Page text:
The models are linear estimations calculated with random effects on the level of the player who takes the decision about the particular payment (Beta players for Models 1 and 2 and Alpha players for Models 3–6)

*, **, *** Denominate significance on the 10-, 5-, and 1%-levels, respectively. The variable Active Round is coded in a way that the dummy variables for the treatment capture the effect for the round in which a player decides for the first time

The model suggests that transparency has a significant positive initial effect on the payments to Alpha, as the significant coefficients of CM-Info and RM-Info show. These coefficients are not significantly different from each other, as a two-sided Wald test indicates (p = 0.70). The coefficient of CM-NoInfo is positive, but insignificant. Moreover, we observe no effect of experience in the baseline condition RM-NoInfo, as the coefficient for the number of active rounds is insignificant. Yet, the coefficients of the interaction terms with treatments are all positive and significant, in line with a positive effect of growing experience over time on Alpha payments.10 Summing up, we can state the following result concerning Alphas’ payments:

Result 1: Average payments for Alphas are higher under transparency and competition. Experience of Beta players is associated with higher Alpha payments.

The remaining models of Table 2 analyze influence factors on Beta players’ profits (incorporating random effects on the level of Alphas who decide about their payments). Model 3 regresses the set of treatment dummies on Beta payments as the dependent variable. Here, we find a significant effect in all three treatments relative to RM-Info. Moreover, the coefficients CM-NoInfo and CM-Info are (weakly) significantly larger than the coefficient RM-Info (p = 0.055 and p = 0.001, two-sided Wald tests), suggesting that the Beta players gain through the introduction of competition.11 Next, in Model 4, we additionally include the experience variables that coincide with the number of rounds in these specifications, since Alpha players are active in every round of the experiment. Again, we find a significant positive initial effect of the treatments, as the coefficients of all respective dummy variables are significant. This confirms the observation from Model 3 that active Beta players also benefit from the competition for Alpha players. Concerning time trends, we observe that Beta payments decline in both treatments with random matchings. At the same time, this effect seems to be somewhat counterbalanced for the competition treatments, as the positive (and in case of CM-NoInfo significant) coefficient of the respective interaction effects indicate.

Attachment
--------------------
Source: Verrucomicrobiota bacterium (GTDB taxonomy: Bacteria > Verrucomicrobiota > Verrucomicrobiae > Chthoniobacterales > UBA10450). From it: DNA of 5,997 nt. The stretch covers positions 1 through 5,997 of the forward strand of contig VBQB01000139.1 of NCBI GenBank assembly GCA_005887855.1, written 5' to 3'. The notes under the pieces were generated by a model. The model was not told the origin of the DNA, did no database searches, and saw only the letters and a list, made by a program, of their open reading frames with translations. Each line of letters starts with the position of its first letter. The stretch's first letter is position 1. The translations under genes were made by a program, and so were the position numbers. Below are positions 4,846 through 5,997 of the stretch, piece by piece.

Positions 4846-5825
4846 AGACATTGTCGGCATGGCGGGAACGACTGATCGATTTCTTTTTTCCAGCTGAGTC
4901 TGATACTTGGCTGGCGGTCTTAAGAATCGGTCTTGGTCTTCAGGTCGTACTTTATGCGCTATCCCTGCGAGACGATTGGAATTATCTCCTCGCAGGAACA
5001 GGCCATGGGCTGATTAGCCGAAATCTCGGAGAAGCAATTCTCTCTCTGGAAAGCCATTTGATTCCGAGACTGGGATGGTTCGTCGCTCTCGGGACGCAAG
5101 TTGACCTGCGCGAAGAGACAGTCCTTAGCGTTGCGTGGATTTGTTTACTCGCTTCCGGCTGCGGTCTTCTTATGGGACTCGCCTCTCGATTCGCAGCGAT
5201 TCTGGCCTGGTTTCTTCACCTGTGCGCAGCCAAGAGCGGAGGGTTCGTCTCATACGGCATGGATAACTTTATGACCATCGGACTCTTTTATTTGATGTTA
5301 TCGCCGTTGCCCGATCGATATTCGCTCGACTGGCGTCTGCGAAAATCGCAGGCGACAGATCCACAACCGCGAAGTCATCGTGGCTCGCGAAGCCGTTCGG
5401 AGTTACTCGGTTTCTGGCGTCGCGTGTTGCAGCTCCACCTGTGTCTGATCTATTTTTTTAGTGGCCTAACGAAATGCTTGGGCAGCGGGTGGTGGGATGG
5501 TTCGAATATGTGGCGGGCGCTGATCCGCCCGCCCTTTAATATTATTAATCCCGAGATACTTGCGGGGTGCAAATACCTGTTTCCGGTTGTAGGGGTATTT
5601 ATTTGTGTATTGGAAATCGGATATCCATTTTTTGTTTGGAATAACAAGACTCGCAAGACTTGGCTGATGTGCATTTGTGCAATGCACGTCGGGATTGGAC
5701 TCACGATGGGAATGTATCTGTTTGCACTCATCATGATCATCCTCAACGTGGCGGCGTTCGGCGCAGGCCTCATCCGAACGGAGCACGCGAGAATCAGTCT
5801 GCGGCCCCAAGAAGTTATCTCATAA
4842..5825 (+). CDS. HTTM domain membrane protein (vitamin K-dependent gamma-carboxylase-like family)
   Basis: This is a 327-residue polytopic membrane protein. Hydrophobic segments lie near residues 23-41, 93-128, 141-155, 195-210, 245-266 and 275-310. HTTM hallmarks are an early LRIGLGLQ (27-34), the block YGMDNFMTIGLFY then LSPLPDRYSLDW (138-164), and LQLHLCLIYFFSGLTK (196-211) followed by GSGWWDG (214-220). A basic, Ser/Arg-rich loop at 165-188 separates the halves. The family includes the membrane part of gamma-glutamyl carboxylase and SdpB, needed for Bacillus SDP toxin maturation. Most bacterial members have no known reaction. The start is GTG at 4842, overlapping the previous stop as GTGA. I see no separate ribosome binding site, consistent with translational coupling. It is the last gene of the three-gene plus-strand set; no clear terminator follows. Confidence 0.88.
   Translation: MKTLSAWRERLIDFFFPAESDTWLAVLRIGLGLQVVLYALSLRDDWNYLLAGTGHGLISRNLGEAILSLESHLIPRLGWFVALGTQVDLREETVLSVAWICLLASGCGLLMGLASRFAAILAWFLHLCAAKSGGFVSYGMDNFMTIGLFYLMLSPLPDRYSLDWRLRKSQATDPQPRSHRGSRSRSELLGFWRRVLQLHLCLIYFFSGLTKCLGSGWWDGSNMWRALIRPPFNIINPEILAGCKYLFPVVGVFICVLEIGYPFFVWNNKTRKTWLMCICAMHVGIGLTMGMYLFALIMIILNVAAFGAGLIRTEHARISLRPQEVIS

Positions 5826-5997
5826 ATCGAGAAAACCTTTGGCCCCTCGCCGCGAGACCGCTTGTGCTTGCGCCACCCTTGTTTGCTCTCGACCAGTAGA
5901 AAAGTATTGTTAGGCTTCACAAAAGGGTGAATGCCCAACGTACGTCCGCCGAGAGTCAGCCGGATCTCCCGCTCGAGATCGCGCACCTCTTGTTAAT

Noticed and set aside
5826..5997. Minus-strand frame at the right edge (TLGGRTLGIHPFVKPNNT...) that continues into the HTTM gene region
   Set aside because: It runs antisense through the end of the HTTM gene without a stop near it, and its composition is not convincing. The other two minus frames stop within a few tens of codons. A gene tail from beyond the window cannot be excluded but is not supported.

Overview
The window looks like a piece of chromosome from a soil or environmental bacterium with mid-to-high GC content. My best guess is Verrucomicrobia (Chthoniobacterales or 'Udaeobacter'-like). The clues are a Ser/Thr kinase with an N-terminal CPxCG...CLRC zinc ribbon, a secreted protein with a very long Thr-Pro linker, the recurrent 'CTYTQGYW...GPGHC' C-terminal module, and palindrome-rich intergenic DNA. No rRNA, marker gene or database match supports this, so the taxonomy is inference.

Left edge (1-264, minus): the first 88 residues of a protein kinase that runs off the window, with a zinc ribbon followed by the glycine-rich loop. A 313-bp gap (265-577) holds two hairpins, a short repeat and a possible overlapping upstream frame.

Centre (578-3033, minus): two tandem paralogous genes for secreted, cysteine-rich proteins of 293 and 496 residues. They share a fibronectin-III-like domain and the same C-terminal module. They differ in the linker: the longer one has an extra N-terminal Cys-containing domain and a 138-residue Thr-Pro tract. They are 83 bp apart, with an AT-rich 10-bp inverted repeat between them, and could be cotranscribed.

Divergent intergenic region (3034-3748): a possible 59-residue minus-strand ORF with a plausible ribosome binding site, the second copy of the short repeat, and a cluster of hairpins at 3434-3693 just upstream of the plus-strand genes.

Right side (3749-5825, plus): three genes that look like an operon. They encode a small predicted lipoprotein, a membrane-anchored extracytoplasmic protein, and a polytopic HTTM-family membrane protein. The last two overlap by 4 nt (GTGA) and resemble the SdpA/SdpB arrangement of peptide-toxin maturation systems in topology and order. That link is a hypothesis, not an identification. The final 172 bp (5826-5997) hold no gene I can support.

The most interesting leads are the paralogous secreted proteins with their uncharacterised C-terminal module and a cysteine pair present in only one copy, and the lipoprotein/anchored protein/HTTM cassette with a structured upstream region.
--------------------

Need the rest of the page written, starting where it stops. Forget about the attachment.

Model 5 additionally includes the payment to the Alpha player in points (divided by 100) as an additional control. The results remain roughly similar to the previous model (however, the coefficient for the interaction effect of CM-NoInfo now is insignificant), and we observe a robust positive correlation to Beta payments, in line with positive reciprocity. This result is similar to typical findings from gift exchange games, in which subjects respond positively to favorable actions by other players. Finally, to test whether the sizes of the positive correlations between Alpha and Beta payments differ across treatments, we calculate Model 6, where we integrate interaction terms between Alphas’ payments and the treatment variables. While these interaction terms are all positive and at least marginally significant, suggesting a stronger positive relation compared to the baseline condition RM-NoInfo, they are not significantly different from each other (pairwise Wald tests comparing the coefficients of the interaction terms are all insignificant with p-values > 0.1). Importantly, this result provides an indication that Alpha players do not exploit their higher bargaining power in the treatments with competition.